If relegation defined Cork's league campaign, it didn't truthfully represent their form. In a famously tight division, they paid for draws with Waterford and Galway and a narrow loss to Kilkenny.

They beat Tipperary by 12 points at Pairc Ui Rinn before suffering the one, categorical setback of the campaign, a six-point loss to Clare at the same venue.

That game hurt because, at the time, it left unanswered questions.

"We'd been quite comfortable in that game without playing brilliantly," recalls Barry-Murphy. "Then Clare came out and literally ran riot in the second half. We didn't seem to have an answer to them and that was a worry. But we spoke about that and addressed it.

"I was very impressed with Clare. They're superbly coached and superbly fit. Davy Fitzgerald has done a very good job with them."

The subsequent relegation play-off carried a faint thread of recidivism in that Cork, again, failed to close out a game they could have won. But the margins this time were miniscule. "It was anyone's game," he remembers. "Had one or two things gone our way, we'd have escaped."

To some degree, the relentless drain of personnel has clouded accurate assessment of progress on Barry-Murphy's first 18 months back at the helm.

Cork ratcheted their fitness work under Dave Matthews to accommodate a decent league run last season, the strategy carrying them all the way to final day and a bruising reality check against Kilkenny. Cork's efforts were the equivalent to tossing paper airplanes at a tank.

"Blown away by naivety mainly on the part of the back-room team," reflects Barry-Murphy. "I took a lot of the blame for that myself because I should have realised that, when there's silverware on display, the Kilkenny boys develop a different mindset. But that was a great lesson for us I thought."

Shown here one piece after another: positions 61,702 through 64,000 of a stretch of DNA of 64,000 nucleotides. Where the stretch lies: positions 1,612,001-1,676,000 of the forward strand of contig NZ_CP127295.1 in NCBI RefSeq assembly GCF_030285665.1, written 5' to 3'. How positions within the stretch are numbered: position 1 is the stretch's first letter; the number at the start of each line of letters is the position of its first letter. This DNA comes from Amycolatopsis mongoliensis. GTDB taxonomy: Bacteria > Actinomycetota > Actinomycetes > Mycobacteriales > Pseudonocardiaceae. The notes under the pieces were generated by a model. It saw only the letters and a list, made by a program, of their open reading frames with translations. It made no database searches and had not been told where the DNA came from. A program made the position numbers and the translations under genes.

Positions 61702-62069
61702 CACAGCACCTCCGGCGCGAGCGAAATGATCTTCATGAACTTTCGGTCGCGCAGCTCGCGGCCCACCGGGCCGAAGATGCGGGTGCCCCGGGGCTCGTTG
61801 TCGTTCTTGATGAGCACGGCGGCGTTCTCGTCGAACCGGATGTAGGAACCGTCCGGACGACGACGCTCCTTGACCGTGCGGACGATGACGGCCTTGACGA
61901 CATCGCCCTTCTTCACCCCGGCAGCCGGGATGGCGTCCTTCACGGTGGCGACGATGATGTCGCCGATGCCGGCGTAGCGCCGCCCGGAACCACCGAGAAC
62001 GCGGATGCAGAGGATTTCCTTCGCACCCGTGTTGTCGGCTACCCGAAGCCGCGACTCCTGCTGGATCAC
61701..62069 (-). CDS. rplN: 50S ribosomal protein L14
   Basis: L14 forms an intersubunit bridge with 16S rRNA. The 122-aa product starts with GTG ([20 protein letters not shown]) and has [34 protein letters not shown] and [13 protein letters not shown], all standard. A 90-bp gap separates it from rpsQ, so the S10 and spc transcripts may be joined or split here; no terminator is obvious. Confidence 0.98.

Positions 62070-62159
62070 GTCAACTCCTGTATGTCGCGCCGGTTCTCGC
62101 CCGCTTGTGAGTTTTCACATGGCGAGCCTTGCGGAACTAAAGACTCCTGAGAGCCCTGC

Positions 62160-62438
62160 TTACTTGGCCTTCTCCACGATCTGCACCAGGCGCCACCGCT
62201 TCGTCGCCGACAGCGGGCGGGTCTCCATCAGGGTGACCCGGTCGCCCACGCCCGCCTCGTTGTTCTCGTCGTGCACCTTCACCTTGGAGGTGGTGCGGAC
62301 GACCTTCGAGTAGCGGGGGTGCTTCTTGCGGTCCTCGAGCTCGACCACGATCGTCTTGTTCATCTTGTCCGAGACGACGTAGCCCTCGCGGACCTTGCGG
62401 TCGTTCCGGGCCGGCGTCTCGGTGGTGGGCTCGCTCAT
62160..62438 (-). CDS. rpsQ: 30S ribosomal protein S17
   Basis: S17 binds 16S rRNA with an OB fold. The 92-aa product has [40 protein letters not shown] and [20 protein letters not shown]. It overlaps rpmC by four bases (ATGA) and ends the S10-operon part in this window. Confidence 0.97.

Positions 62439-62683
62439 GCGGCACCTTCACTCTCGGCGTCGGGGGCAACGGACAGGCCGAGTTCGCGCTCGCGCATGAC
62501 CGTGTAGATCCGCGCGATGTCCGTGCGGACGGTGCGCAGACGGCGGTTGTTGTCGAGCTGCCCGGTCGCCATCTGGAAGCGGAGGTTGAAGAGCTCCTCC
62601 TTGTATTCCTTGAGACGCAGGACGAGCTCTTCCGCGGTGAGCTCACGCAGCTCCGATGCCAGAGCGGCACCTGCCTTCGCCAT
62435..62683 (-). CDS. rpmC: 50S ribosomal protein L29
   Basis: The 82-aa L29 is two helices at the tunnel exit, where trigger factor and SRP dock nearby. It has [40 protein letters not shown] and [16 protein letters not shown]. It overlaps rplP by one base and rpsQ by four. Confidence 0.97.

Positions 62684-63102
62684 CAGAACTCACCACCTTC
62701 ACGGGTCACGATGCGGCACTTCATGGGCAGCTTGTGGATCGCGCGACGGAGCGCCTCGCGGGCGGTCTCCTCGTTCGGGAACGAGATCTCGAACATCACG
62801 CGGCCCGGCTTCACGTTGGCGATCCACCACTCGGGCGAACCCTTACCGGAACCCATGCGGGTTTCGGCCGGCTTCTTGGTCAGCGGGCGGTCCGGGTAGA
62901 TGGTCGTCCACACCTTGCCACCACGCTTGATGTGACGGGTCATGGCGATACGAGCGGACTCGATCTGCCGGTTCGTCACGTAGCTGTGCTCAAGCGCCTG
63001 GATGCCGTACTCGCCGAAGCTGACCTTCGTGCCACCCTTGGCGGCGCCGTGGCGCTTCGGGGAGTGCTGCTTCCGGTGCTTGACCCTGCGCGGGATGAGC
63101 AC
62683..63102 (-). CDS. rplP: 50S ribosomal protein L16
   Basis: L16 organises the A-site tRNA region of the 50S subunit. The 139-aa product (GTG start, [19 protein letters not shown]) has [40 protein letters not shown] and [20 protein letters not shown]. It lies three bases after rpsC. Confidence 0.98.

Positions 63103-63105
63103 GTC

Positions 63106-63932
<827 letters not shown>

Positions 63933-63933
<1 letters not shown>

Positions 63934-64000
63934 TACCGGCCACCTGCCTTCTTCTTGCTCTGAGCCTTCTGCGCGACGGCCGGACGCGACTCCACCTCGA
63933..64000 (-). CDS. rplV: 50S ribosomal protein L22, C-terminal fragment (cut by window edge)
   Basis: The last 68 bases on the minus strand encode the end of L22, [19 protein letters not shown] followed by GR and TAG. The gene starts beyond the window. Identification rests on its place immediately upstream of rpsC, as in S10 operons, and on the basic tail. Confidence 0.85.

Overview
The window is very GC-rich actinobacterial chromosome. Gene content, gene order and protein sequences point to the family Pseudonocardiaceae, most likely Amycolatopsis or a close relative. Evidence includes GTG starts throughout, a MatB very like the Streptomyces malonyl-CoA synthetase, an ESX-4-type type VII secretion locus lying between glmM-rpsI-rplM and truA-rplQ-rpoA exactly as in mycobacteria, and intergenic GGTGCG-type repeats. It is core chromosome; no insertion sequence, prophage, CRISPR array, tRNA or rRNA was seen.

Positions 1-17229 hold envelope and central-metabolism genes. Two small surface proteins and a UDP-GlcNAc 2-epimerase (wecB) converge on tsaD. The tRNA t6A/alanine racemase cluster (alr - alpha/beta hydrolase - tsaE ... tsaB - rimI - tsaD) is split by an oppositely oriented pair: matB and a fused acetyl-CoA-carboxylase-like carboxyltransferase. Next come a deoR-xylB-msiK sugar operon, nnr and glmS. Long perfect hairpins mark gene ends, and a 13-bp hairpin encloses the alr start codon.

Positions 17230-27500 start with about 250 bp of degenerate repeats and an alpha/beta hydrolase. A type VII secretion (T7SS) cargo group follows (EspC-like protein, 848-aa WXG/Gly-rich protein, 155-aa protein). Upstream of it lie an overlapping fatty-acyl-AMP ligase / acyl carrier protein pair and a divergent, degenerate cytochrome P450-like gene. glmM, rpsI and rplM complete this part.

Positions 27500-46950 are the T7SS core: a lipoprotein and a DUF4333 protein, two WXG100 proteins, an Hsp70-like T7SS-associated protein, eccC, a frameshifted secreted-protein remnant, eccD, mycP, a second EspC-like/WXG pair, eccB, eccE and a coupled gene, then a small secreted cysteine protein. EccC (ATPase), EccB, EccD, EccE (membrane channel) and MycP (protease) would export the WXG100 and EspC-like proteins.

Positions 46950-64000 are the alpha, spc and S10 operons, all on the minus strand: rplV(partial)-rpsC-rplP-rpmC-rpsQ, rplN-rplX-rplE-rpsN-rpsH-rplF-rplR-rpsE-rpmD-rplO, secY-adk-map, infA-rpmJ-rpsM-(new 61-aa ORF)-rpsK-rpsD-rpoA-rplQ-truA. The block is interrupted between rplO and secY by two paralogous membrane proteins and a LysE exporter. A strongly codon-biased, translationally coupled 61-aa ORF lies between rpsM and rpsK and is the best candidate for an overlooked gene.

Cork would finish the year edged out of an entertaining All-Ireland semi-final by Galway. Objectively, there seemed a good deal more positives than negatives. It just didn't feel that way in Cork.

"We were very competitive in that game against Galway, but that seemed to have been lost somewhere in the meantime," says Barry-Murphy. "Now maybe time will tell that they (the sceptics) are right.

"But I thought last year was very encouraging and we're hoping that the young players who came through will be better again this year."

He watches Kilkenny stockpile trophies and proclaims nothing but admiration for what they do. Indeed, he is bemused by those who allude to Kilkenny's physicality as some kind of dark side taken to an art form.

"I'm a huge fan of Kilkenny's," says Barry-Murphy. "I mean I've read a lot of stuff about them playing on the edge and all the old cliches about being over the top. To me, it's a load of rubbish. They're a fantastic team. I think they're tough, hard and playing to the maximum of their abilities, something they achieve by massive dedication to hurling.

"That's what I want to get in Cork. That's my only ambition. I mean people talk about Jackie Tyrrell, whom I think is a magnificent corner-back, being over-physical. It's rubbish. Tommy Walsh, the same.